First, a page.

Captive hunts, also known as “canned hunts,” are the very opposite of fair chase. Shooters at captive hunts pay to kill animals—even endangered species—trapped behind fences.
Animals from breeders, dealers, and even zoos or circuses may end up at captive hunts. Often the animals are hand-raised and bottle-fed, so they aren't afraid of people.
The animals are often accustomed to being fed in certain areas at regular intervals—and shooters will be there waiting. Captive hunts are so unsporting that hunting groups like Boone & Crockett, Pope & Young, and the Izaak Walton League oppose them. Captive hunts also threaten cattle and wildlife with disease, while the owners earn big fees.
There are more than a thousand captive hunts in this country.
News & Events
December 30, 2015
According to international trade data, American hunters comprise the vast majority of the clientele for South Africa’s notorious canned hunting operations for African lions.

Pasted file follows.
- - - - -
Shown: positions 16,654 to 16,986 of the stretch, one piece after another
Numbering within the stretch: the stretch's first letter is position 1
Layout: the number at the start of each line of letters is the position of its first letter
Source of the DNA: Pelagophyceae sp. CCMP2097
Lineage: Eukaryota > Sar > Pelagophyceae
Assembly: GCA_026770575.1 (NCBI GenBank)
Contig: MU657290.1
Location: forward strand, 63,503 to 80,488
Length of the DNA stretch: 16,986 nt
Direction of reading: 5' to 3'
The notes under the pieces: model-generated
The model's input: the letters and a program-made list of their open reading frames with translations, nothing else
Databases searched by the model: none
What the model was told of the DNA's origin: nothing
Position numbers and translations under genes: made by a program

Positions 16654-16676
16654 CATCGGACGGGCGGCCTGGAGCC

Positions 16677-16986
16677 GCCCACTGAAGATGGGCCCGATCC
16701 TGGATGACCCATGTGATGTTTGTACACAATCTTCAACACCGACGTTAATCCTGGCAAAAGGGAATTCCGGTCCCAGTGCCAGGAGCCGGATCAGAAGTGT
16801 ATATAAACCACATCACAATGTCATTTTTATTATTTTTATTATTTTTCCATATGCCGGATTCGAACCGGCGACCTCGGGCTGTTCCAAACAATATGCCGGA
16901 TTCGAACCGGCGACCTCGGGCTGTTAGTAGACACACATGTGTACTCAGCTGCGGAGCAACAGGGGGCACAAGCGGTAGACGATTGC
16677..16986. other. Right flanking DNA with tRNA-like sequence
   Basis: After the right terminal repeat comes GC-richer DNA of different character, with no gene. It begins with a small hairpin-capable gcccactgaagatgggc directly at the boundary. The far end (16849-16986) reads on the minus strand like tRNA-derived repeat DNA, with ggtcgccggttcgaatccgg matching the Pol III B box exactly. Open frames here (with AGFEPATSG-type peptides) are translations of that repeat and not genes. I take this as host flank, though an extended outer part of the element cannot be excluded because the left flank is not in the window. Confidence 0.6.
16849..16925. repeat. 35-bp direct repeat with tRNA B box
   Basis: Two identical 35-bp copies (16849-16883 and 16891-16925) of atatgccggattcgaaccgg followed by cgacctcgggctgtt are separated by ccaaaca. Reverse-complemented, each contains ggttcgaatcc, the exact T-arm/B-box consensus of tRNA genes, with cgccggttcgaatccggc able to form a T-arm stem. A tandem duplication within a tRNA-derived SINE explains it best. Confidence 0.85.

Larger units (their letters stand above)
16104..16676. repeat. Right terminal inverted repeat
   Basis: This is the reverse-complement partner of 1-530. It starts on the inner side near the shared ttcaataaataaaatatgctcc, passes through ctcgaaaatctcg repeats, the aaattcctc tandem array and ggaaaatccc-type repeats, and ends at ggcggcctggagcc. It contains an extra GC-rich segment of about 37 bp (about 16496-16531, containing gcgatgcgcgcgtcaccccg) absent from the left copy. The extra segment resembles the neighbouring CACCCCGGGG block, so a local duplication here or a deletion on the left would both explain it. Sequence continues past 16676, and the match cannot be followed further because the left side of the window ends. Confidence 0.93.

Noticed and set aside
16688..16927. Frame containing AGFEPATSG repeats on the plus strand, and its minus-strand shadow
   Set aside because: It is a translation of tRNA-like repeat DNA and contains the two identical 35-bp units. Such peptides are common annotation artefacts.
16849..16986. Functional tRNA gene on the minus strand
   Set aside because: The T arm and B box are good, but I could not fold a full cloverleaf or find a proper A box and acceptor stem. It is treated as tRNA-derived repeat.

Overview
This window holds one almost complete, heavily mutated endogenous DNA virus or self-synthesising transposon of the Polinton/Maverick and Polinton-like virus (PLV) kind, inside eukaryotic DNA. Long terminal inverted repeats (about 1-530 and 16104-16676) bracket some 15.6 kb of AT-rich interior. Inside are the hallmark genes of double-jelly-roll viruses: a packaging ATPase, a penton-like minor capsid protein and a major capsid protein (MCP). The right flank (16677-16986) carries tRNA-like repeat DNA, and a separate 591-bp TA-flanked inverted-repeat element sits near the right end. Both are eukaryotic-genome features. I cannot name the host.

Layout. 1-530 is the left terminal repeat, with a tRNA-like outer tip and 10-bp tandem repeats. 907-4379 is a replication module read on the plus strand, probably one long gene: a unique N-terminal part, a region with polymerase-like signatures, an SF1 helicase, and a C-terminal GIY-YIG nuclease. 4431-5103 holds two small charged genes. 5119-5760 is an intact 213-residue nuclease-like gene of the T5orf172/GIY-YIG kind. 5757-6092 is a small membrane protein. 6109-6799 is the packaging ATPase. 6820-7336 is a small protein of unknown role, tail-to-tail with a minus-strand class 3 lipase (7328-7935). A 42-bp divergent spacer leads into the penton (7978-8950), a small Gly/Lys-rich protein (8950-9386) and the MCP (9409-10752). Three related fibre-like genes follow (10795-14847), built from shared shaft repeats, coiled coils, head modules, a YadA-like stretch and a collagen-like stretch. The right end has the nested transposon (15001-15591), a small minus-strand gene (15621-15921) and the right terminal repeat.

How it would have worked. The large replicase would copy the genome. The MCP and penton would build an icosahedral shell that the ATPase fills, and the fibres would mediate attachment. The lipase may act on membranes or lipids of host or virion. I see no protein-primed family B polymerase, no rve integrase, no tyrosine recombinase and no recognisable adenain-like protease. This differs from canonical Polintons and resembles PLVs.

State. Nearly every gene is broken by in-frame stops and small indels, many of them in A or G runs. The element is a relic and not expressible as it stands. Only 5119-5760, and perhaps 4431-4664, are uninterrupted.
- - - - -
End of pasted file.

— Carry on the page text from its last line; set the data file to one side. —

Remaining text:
December 16, 2015
The killing of Cecil the lion opened eyes and hearts to the senseless "sport" of trophy hunting, a cruel, twisted practice that devastates populations of threatened and endangered species. You can help us end it.
October 7, 2015
Nueva encuesta revela que la mayoría de los estadounidenses se oponen a la cacería de trofeos tras la muerte del león Cecil
De acuerdo a una nueva encuesta nacional, los votantes estadounidenses dijeron que se oponen a la cacería de trofeos, por un margen de dos a uno.
June 5, 2015
An Indiana Supreme Court ruling has now legalized captive hunting in Indiana.